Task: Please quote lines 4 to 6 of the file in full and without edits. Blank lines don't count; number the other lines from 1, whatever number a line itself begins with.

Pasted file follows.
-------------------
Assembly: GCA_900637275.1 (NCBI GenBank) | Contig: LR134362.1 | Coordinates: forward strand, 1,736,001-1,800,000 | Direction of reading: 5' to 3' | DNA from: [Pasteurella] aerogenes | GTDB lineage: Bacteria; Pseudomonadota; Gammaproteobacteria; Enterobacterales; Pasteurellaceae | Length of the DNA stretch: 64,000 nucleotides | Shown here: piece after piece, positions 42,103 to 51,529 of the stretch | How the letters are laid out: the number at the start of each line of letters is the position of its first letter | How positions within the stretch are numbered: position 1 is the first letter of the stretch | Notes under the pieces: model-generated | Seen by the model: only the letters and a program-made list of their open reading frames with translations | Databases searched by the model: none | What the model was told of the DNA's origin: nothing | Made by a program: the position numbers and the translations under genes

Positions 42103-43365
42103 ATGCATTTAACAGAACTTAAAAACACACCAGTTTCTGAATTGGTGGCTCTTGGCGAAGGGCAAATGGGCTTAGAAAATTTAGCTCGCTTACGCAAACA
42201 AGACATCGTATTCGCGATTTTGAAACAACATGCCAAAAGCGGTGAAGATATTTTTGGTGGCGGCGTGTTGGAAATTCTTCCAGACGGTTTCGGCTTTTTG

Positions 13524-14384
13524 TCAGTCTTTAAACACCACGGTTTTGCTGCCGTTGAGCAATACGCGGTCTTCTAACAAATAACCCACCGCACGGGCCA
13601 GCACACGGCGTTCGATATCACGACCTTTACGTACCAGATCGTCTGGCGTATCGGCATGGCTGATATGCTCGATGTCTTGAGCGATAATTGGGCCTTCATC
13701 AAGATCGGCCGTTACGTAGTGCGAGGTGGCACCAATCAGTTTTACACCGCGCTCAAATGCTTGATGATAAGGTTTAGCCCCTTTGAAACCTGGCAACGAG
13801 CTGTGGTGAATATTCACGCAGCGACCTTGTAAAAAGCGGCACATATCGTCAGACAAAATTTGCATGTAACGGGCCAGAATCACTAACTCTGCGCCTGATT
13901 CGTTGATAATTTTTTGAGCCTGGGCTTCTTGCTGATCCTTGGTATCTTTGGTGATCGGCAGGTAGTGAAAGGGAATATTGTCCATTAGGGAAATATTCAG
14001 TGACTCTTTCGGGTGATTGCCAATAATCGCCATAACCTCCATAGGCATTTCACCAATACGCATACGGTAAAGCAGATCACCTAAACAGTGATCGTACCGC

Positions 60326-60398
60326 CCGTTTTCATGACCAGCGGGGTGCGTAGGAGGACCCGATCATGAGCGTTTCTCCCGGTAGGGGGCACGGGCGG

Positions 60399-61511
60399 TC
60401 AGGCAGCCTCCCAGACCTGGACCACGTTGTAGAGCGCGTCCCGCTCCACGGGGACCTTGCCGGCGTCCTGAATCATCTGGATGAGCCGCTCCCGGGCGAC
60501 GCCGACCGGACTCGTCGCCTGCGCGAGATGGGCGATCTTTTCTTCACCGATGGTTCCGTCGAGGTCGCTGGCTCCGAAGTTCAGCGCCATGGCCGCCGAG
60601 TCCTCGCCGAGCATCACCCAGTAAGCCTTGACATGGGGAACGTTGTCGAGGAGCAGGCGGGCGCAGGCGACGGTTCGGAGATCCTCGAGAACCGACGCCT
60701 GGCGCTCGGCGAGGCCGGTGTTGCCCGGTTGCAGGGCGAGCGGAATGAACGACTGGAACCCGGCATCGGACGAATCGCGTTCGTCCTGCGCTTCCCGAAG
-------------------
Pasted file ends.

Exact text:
42201 AGACATCGTATTCGCGATTTTGAAACAACATGCCAAAAGCGGTGAAGATATTTTTGGTGGCGGCGTGTTGGAAATTCTTCCAGACGGTTTCGGCTTTTTG

Positions 13524-14384
13524 TCAGTCTTTAAACACCACGGTTTTGCTGCCGTTGAGCAATACGCGGTCTTCTAACAAATAACCCACCGCACGGGCCA